If convicted on the murder and robbery charges, Van der Sloot would be sentenced to between 15 and 35 years in prison, court spokesman Luis Gallardo told the AP.
"The aggravating factors are having acted with ferocity and great cruelty," said a news release issued by the court that announced the charges.
At Castro Castro prison, Van der Sloot was fed the Peruvian chicken dish "seco de pollo," prisons director Ruben Rodriguez said.
The Dutchman will have his own cell in a small block near the director's office. Rodriguez said Van der Sloot asked to be put in a cell by himself because he fears other inmates will kill him.
The only other two prisoners on the block are a reputed Colombian hit man charged with strangling a Peruvian socialite and a provincial mayor charged with laundering drug money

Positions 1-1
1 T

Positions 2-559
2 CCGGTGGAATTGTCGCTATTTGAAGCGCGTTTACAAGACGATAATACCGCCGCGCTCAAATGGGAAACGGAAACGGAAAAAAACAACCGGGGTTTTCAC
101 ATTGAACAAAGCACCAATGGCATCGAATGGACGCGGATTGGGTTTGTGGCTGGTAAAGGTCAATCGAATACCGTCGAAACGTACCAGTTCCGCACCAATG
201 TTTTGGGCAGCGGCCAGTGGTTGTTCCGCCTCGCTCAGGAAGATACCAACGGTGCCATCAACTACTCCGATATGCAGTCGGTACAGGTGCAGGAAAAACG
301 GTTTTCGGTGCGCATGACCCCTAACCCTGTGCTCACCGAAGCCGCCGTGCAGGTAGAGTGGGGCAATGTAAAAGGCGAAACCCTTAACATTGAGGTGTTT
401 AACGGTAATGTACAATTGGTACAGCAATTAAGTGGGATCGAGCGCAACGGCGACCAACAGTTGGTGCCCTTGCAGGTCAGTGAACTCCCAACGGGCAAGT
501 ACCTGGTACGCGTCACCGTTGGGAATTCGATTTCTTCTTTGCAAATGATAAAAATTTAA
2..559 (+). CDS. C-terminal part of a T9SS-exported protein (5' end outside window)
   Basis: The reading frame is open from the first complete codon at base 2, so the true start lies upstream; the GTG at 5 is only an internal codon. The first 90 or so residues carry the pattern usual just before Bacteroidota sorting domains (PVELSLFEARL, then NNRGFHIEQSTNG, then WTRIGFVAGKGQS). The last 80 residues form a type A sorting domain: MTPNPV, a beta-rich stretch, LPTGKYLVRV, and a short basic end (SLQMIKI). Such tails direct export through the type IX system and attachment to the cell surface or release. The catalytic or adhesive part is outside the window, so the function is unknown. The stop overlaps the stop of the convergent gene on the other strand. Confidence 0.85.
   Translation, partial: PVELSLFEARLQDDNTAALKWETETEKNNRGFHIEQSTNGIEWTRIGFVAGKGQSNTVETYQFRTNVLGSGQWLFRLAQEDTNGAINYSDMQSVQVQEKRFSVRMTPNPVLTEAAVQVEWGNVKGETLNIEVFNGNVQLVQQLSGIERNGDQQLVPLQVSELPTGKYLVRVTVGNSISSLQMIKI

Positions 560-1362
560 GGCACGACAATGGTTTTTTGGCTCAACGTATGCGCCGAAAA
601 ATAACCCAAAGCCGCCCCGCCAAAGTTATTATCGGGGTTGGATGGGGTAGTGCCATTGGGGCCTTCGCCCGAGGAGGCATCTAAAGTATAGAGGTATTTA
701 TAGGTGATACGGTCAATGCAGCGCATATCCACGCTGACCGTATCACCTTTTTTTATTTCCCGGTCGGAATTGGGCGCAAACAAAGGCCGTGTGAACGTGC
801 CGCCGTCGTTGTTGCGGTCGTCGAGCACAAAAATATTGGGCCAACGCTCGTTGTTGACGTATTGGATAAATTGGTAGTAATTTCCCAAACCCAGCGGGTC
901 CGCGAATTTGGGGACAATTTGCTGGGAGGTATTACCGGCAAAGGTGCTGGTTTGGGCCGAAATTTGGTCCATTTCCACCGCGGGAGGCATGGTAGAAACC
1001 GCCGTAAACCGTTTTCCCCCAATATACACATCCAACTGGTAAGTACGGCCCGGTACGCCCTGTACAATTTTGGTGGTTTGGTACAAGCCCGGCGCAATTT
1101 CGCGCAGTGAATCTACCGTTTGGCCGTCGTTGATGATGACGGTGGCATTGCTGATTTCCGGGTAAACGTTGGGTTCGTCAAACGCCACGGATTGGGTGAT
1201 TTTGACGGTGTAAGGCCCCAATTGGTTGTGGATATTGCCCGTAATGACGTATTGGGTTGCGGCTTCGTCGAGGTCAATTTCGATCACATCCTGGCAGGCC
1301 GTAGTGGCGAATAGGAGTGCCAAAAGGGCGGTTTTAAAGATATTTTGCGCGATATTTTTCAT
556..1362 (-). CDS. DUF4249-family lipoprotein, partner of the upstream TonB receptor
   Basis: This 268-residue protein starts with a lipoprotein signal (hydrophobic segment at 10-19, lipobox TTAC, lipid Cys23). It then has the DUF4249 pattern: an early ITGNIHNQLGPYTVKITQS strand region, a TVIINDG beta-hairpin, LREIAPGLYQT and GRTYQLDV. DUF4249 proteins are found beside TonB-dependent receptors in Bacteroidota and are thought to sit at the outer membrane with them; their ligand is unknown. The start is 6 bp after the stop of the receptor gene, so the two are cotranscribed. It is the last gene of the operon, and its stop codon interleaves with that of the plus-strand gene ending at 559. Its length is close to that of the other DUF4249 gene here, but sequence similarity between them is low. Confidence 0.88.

It was not yet known when the trial might begin. A judge must first be assigned to hear the case.
Flores was killed three days after meeting Van der Sloot, police say, and five years to the day after Holloway disappeared. Guardia said "a wealth of evidence" against the Dutchman includes closed-circuit video tracking him leaving the casino with Flores, entering his room with the woman and then leaving alone.
The police chief told the AP on Thursday night that when Van der Sloot confessed to killing Flores investigators asked him about the Holloway case.
"He let slip that he knew the place where this person was buried," Guardia said.
The general said the Dutchman told investigators "he would only testify (on the matter) before Aruba authorities."
He said he didn't know how seriously to take Van der Sloot's comment given his history of dubious statements the Alabama teen's disappearance.
Stein, the Aruba attorney general, was cautious about the development.
"I'm not getting my hopes up," he told the AP. "Let's face it, he has been telling us many stories many times before."
Stein said that even if Van der Sloot did reveal what happened to Holloway, there was no guarantee her remains would be found.